We reject open entry migration into our nations, however, we do not reject migration outright, but must be included in the decision making processes;

We recognise that the introduction of oppressive Criminal Justice Systems has resulted in high levels of Indigenous incarceration, and for many, subsequent death. These matters can only be addressed effectively by Indigenous dispute resolution methods;

We reaffirm that Indigenous intellectual property rights remain within the sovereignty of Indigenous People.

We endorse and support: the Peace Vision from the Forum for Pacific Peace and Human Security 2000; the Manifesto 2000 for a culture of Peace and Non-violence; the Kareoka Document signed in Rio de Janeiro 1992; and, initiatives such as those taken by the Peace Boat and NFIP as a means of forging networks and partnerships for Peace in the Pacific and the rest of the world.

We call on all Peoples of the Pacific to support each other in attaining lasting Peace.

from the Forum For Pacific Peace and Human Security, Peace Boat, September 2000.

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Pacific concept for peaceful co-existence and human security

Peace Issues - The Forum for Peace and Human Security at the end of its deliberations on the Pacific vision for peace, hereby makes the following declarations:

* That the root causes of tension, conflicts and armed violence are linked to colonial legacies, land struggles, militarism, government decisions and misguided and inappropriate policies and actions;

* That we are witnessing peace issues emanating from structural conflicts, value conflicts, social conflicts, information conflicts, economic interest conflicts and political conflicts;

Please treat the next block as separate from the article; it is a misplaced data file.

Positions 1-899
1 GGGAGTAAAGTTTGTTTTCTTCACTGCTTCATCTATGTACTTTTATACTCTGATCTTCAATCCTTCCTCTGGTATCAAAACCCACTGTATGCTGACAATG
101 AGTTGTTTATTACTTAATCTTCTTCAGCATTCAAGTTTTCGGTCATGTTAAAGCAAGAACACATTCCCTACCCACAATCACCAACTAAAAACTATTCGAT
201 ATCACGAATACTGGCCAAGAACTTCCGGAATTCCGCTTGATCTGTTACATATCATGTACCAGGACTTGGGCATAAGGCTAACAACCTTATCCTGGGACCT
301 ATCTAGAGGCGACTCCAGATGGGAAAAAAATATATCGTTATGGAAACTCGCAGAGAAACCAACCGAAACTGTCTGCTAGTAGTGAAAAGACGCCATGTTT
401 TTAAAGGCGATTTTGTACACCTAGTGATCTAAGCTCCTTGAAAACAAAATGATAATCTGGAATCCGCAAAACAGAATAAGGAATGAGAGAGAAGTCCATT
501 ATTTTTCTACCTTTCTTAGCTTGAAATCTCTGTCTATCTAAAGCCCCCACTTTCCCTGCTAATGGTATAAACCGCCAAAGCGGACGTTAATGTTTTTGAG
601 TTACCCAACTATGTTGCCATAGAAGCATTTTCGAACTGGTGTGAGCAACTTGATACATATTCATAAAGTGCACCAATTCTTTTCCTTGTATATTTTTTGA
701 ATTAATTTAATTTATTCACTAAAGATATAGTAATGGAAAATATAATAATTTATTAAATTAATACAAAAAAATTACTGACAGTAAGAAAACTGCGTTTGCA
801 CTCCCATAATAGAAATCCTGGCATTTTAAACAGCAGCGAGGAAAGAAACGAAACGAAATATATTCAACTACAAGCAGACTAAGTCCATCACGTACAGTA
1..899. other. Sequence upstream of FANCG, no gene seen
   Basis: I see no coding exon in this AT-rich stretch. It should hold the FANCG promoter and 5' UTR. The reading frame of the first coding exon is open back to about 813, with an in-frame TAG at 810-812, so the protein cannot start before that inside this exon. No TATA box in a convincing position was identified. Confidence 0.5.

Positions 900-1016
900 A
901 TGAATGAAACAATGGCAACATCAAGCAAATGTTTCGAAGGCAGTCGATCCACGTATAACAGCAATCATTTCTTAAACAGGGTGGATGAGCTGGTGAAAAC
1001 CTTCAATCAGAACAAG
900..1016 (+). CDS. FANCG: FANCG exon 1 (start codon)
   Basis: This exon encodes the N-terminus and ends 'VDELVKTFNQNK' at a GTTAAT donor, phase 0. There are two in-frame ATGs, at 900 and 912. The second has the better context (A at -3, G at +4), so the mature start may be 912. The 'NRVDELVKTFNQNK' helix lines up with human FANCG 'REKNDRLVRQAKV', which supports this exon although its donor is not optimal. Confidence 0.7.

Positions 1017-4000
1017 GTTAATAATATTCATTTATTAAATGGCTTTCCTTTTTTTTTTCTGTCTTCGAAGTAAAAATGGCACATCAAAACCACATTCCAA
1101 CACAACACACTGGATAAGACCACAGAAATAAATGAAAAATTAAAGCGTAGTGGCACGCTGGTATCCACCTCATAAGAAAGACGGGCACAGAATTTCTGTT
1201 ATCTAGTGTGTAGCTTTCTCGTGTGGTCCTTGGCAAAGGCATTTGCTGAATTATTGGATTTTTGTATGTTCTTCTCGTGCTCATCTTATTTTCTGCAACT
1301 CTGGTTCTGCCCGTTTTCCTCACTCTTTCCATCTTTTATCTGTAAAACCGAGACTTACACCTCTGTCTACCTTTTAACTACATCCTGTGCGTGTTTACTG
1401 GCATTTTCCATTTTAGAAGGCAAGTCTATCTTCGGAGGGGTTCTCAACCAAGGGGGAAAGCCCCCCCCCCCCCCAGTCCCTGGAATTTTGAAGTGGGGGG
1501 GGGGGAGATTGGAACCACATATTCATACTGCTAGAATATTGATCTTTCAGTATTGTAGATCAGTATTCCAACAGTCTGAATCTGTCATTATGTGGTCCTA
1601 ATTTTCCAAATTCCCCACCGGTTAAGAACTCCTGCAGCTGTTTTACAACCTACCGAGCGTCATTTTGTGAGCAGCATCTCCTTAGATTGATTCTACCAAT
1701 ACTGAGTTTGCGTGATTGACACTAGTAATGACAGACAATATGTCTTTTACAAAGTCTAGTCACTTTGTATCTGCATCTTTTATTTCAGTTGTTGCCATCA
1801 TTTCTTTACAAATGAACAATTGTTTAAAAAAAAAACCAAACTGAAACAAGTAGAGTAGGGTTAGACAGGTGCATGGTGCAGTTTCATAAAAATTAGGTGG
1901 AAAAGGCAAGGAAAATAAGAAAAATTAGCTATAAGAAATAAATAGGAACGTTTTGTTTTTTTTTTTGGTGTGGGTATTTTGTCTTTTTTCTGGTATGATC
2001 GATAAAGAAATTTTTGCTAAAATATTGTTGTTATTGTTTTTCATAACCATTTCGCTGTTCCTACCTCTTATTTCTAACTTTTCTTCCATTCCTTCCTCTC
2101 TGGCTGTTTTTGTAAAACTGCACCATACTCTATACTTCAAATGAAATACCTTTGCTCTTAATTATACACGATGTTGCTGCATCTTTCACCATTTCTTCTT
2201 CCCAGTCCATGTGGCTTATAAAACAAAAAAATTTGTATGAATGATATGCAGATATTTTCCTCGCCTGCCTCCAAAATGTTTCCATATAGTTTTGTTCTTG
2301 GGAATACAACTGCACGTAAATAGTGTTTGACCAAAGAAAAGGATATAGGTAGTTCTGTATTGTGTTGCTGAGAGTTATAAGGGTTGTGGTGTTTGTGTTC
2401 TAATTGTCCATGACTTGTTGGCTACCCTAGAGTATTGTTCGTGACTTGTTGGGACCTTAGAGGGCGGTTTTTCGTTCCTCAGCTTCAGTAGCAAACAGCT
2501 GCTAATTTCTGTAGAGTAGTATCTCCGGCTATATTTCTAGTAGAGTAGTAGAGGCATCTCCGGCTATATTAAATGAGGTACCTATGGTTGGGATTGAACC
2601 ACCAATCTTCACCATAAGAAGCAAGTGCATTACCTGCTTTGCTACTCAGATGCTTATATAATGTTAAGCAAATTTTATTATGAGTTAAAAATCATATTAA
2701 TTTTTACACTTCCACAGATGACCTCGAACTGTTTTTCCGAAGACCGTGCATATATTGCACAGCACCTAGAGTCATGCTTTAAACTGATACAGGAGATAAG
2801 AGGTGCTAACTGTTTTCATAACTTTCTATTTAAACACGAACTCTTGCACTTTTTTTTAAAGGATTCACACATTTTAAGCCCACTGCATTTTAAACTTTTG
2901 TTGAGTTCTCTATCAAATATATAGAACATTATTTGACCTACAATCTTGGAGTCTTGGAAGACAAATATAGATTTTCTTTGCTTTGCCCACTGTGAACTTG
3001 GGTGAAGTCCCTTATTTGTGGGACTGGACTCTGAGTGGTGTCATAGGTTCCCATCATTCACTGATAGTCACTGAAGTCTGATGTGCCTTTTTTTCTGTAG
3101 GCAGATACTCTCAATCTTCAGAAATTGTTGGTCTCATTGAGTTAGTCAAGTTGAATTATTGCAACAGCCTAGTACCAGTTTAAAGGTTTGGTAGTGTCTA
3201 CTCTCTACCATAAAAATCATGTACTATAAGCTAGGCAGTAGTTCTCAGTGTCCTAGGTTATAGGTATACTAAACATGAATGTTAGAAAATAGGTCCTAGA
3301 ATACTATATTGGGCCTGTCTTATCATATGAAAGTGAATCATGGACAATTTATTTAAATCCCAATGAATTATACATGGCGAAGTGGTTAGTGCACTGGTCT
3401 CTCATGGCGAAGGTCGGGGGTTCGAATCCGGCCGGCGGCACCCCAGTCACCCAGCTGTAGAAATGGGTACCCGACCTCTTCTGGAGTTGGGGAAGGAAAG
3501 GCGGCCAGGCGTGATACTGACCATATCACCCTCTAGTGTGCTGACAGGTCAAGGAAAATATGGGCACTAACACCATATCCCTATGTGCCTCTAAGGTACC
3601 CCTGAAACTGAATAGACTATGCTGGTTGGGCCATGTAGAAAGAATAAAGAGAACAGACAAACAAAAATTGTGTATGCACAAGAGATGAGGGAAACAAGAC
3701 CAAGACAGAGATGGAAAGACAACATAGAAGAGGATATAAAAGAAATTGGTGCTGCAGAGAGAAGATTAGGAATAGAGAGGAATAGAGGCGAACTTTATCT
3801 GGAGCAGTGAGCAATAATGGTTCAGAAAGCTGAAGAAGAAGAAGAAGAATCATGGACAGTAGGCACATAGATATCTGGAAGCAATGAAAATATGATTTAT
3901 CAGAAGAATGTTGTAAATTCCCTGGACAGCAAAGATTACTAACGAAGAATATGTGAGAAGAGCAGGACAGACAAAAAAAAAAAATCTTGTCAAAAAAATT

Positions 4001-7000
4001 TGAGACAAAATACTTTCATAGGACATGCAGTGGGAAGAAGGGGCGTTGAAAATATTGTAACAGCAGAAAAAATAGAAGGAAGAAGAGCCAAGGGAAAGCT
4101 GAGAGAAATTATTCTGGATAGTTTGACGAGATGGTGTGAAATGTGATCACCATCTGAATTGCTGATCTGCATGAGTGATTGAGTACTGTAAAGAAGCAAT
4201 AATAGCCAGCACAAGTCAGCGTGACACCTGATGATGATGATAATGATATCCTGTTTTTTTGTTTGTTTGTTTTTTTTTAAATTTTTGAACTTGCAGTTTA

These peace issues are identified to be centred around; self-determination, appropriate education especially human and cultural values and technical skills, foreign systems of government which are not compatible with indigenous institutions, clear visions for development, the need for governments to address longstanding indigenous issues, the myth that military is needed for employment and national security, and the negative effects of globalisation.

The Forum for Pacific Peace and Human Security:

* is mindful of our collective ownership and our responsibility for peace;

* is aware of our vulnerability to tensions, conflicts, socio-economic disparities, violence, militarism and globalisation.

The Forum for Pacific Peace and Human Security in order to promote Peace, calls on all peoples of the Pacific to:

a) live in peace and harmony, protecting and safeguarding our cultural history, identity and a sustainable future for our children;

b) reassert and rediscover our indigenous concepts of peace to build a peaceful environment;

c) extract only those elements of foreign systems and cultures that re-enforce peaceful co-existence and humane values;

d) implement peace education as a priority subject at all levels;

e) outlaw and ban all forms of militarisation including standing armies in the Pacific;

f) address the important issue of socio-economic disparities;

g) review and reform current systems of government and vision for development in the Pacific to suit our needs;

h) reassert our right to self-determination, our sovereignty, land and control over our resources;

i) resist the negative effects of globalisation;

j) protect indigenous peoples and others who share the Pacific from militarism, mining, toxic waste, genetically modified organisms, pharmaceutical and other products;